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Students Compete in Hack Appleton : Coding event returns to in-person format

Posted at 5:20 PM, Dec 10, 2023
  • Hack Appleton's first in-person hack-a-thon since 2019 took place Sunday at UW-Oshkosh Fox Cities
  • The event began in 2009 as the brainchild of Ivan Fan, who founded the Appleton Youth Education Initiative
  • Middle and high school students used coding and programming languages to create projects along the theme of "The Future"
  • Video shows students interacting with each other and the event's organizers discussing its significance

(The following is a transcription of the full broadcast story)

Students in this generation can learn how to code from the Internet alone — and that was on display at Hack Appleton. Middle and high school students coded games, websites and other projects — from scratch — to try and land some prizes.

Organizers say Hack Appleton is the largest student-run K-12 hack-a-thon in northeast Wisconsin.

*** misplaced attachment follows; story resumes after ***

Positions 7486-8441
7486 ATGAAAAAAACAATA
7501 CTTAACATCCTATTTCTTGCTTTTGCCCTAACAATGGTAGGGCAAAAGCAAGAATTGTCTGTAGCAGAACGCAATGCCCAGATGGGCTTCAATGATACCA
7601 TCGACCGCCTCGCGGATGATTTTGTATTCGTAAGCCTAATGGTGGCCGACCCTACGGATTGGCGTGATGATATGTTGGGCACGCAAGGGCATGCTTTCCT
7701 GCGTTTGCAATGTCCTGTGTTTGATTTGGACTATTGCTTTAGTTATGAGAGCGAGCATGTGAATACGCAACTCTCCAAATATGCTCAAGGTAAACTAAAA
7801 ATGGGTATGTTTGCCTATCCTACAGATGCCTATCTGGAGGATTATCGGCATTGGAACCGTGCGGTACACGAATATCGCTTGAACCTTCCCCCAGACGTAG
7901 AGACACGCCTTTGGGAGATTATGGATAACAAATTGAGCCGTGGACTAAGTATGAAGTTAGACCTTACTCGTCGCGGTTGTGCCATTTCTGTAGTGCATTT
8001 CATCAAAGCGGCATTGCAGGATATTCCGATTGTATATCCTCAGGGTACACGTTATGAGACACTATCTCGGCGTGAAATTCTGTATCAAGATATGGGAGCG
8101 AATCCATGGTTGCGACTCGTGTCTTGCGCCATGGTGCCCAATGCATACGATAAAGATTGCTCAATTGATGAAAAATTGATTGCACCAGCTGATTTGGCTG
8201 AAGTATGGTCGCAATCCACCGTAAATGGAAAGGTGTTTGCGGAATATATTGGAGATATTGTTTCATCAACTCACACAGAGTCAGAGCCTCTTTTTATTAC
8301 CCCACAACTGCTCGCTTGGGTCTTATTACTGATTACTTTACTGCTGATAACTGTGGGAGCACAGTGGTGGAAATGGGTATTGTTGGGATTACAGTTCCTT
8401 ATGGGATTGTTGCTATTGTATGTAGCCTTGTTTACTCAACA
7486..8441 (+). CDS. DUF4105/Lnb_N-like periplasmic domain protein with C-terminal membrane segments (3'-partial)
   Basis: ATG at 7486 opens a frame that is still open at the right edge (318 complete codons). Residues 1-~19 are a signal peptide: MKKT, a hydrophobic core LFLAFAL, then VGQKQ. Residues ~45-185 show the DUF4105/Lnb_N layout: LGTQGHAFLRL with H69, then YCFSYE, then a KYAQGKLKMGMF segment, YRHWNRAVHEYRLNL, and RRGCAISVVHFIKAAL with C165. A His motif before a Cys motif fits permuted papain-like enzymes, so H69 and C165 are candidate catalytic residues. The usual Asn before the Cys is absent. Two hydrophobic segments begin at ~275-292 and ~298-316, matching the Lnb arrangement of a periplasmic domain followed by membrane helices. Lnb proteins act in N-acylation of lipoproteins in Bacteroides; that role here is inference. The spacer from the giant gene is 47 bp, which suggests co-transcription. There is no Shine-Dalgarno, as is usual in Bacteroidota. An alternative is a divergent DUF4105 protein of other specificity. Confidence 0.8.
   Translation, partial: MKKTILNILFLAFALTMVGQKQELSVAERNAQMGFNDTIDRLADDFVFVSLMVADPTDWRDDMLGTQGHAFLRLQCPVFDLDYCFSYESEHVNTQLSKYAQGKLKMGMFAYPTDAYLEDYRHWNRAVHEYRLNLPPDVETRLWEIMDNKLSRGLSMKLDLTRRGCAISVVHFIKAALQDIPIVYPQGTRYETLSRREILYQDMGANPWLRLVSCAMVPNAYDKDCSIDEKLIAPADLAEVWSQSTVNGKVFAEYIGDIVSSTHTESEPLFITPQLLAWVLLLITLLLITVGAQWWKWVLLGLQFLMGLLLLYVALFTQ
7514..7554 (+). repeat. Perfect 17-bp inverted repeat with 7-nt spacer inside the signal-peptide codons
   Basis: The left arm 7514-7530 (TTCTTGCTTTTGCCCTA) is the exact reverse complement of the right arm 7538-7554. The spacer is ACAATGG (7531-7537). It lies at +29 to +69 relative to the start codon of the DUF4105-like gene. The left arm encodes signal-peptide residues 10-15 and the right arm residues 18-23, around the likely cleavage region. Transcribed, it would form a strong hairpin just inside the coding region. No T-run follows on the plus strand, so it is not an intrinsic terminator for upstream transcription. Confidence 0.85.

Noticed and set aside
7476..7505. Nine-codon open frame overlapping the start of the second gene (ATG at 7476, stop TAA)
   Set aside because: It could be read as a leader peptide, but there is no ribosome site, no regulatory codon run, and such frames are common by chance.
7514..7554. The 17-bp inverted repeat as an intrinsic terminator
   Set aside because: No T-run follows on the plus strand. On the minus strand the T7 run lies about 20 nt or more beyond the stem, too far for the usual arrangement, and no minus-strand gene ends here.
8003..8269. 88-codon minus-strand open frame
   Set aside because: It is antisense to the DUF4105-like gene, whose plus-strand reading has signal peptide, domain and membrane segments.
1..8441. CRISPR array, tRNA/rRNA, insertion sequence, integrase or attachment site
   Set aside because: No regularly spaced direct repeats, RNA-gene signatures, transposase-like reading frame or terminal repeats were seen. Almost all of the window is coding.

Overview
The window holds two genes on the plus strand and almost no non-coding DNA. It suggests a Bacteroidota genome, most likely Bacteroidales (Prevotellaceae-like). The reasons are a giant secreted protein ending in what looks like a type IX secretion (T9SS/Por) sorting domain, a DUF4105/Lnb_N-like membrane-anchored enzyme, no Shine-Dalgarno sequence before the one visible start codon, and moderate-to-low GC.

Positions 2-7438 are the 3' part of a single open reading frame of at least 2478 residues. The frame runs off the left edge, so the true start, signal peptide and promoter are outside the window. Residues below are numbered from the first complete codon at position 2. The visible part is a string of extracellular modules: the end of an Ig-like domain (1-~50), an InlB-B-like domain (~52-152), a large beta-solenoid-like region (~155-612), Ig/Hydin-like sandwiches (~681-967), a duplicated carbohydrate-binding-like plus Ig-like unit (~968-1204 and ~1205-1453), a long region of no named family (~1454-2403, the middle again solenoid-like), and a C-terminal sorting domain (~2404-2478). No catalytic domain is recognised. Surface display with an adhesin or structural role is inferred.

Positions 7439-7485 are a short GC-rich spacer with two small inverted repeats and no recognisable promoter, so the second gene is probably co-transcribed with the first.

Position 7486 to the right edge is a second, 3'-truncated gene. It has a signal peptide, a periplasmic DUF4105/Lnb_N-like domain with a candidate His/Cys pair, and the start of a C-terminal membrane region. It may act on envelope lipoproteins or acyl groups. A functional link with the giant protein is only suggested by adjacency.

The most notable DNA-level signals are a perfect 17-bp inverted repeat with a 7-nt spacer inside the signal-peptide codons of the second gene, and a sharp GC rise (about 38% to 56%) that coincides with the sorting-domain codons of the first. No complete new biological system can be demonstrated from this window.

Roughly fifty Fox Cities students, ranging from sixth grade to high school, were given a problem statement.

They then wrote code to solve the problem, and attempt to wow a panel of a four judges.

Coding is computer programming — translating instructions into ones a computer can understand.

Appleton North High School junior Olivia Feng and other high schoolers hosted Hack Appleton, carrying on the tradition of Ivan Fan, who started it when he was in high school in 2009.

"It's so important that our future generation is educated in technology," Feng said. "It means a lot to see these participants be interested and willing to take that next step toward that next step of their technology journey."

The students competed for big-money prizes, which Feng says were made possible by Microsoft, which donated $5,000.

Keynote speaker Diane Doersch was impressed by the students' ability to organize the event.

"For the future, I don't think it's going to be us solving the problems," Doersch said. "It's going to be the students right behind me."

The winning team took home a PlayStation 5 — and bragging rights among their peers.